Agriculture is a backbone of any economy in the world and this was evident when every nation, including South Africa, insulated the agricultural sector against COVID-19 crisis. When South Africa, entered into total lockdown in March 2020 to prevent the spread of coronavirus, agriculture was declared an essential sector and was allowed to continue operating. Socially, agriculture is key to sustain livelihoods by supplying food, and economically, agriculture provides intermediate goods that are critical in manufacturing and other secondary sectors. The importance of agriculture is also well acknowledged by every strategic document that has been published by various institutions in the country. In recent times, the African National (ANC) Congress paper titled “Reconstruction, Growth and Transformation” recognized the importance of agriculture. The ANC goes as much as saying the state must strengthen the funding for farmer production, infrastructure, land, water and research and development because agriculture is key for job creation.
The ANC’s view on agriculture as a critical sector for recovery and reconstruction of the economy was also echoed by the National Treasury in its paper “Towards an Economic Strategy for South Africa”. In this paper, NT argued that agriculture is a labour intensive and export-oriented sector that is critical for food security and rural economic development as well as foreign earnings. If agriculture, is considered to be a social and economic strategic sector that can play a lead role in the country’s recovery from COVID-19 economic demises, why is it constantly on a receiving end of heavy budget cuts and general poor support? This question needs to be in the mind of every policymaker and more importantly to those distributing state resources to balance the social, security and economic interest of the country.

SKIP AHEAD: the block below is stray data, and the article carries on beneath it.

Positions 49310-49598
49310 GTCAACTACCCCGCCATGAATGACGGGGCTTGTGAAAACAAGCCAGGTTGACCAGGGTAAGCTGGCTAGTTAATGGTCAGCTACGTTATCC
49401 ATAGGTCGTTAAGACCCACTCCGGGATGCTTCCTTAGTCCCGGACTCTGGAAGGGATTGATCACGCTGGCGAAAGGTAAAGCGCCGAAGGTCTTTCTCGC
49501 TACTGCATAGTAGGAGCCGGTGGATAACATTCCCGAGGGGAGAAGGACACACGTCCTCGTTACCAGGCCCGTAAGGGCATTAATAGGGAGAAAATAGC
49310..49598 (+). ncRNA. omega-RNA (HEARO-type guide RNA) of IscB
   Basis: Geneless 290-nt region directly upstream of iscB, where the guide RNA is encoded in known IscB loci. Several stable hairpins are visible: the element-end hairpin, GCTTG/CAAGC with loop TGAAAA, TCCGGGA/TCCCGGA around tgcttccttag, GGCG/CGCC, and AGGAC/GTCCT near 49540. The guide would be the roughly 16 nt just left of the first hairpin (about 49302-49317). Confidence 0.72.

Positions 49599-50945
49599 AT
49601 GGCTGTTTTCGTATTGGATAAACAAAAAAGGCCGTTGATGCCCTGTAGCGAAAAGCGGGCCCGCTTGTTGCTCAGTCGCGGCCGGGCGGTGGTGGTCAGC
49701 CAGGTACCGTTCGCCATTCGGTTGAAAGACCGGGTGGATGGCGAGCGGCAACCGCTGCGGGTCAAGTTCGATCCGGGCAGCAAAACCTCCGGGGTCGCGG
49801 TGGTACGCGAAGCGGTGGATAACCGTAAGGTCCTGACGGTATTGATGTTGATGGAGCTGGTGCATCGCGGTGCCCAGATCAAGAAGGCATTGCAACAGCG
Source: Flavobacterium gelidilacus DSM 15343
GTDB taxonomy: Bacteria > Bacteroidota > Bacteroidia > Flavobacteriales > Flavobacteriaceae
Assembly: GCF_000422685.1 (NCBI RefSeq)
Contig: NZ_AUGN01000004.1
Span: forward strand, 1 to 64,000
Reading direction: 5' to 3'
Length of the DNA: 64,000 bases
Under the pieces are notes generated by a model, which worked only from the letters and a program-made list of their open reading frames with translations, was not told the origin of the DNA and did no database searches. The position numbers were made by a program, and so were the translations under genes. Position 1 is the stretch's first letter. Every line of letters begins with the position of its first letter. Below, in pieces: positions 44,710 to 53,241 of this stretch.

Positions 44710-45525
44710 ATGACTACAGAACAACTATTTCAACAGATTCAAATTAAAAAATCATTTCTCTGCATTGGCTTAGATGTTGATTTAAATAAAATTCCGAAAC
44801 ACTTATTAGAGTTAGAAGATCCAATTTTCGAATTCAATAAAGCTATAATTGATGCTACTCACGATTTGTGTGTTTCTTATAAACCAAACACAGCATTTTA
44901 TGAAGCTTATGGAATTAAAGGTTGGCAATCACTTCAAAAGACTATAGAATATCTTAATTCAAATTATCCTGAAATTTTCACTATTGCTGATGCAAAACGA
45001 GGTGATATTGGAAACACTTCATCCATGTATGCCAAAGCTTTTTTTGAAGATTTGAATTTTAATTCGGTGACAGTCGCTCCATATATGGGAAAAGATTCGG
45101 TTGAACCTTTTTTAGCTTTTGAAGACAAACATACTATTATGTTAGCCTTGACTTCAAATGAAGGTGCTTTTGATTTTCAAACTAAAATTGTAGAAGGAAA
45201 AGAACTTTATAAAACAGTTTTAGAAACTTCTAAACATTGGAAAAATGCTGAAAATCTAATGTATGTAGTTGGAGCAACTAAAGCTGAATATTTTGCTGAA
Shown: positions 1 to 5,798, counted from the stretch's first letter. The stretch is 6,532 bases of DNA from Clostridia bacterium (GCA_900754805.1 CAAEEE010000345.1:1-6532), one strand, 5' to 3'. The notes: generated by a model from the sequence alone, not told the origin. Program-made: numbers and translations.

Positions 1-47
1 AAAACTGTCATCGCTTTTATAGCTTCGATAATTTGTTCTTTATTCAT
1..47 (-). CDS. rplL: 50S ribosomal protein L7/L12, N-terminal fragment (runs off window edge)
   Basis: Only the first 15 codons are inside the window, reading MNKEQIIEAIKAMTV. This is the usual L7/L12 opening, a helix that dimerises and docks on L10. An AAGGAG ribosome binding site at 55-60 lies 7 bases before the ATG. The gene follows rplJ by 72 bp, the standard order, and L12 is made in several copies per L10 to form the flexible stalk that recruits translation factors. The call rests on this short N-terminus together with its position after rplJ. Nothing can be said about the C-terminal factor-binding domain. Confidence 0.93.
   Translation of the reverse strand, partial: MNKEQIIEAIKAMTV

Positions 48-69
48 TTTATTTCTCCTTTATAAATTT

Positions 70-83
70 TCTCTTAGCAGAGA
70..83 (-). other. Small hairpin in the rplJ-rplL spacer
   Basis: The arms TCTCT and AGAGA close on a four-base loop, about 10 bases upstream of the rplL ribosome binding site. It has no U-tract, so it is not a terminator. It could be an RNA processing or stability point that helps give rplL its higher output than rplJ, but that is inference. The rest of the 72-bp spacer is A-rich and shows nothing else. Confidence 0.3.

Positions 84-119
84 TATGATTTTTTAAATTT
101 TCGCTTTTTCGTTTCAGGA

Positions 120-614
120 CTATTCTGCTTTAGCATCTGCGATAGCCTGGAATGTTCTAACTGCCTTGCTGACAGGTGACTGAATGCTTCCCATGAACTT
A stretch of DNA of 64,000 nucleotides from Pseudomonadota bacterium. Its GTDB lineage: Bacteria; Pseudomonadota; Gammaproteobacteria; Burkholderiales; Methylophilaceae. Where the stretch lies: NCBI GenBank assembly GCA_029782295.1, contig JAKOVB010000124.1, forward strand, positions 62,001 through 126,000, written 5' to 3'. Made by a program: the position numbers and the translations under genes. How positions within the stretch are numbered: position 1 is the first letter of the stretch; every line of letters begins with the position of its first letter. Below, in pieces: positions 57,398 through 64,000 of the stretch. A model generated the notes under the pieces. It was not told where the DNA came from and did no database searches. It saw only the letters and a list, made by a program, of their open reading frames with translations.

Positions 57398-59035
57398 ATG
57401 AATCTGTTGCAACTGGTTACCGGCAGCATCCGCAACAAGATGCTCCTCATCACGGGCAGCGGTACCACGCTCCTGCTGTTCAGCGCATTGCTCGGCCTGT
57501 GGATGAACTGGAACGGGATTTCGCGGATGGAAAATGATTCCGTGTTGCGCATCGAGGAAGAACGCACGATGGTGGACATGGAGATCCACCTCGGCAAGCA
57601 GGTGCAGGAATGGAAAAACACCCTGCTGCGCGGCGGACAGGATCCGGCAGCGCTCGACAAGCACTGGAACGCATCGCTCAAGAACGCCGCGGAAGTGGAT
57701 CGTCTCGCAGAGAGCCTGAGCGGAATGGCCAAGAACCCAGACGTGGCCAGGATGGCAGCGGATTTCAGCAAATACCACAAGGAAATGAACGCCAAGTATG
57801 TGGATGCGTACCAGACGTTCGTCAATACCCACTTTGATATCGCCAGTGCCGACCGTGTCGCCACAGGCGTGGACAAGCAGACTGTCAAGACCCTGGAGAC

On July 21, Minister Thoko Didiza announced that, the budget for the sector has been slashed by R2.4 billion as compared to its initial allocation announced in February 2020. The main affected functions are food security, land redistribution and rural development, the very same areas that have been identified as contributors to rising poverty, unemployment and inequality in the country. This budget cut will further exacerbate these developmental problems. Budget reductions in the food security and farmer support have been happening for a prolonged period, leading to a widening inequality between commercial and emerging farmers in the country. In the past five years, the budget allocation for a food security programme has been growing by just 1.9% on average per annum, which is far lower than the inflation and other programmes of government. Minister Didiza also announced that her department will continue to implement policies and programmes that support farmers, strengthen tenure security, improve market access and accelerate land redistribution, focusing mainly on women and youth. However, progress on these priority areas will be constrained by low budget availability.
There is a general consensus amongst academics, policymakers and business community that agriculture can play a critical role to uplift the South African economy out of the ditch caused by COVID-19, series of economic downgrades and changing climate. However, for agriculture to realize its full potential, that is, growing production both in commercial and communal areas, government must rethink its approach of budget cuts across all sectors. Yes, COVID-19 has affected government income streams, however, the budget allocation must reflect economic priorities and the urge to recover and grow the economy. Agriculture has constantly received low budget allocation since 1995, with its share dwindling from over 5% in 1994 to less than 1.6% in 2020, suggesting that government budget allocation is not aligned with its own strategic thinking as outlined in the National Treasury paper as well as that of the ruling party.
By: Dr Sifiso Ntombela, email: firstname.lastname@example.org; twitter: @Ntombela_SM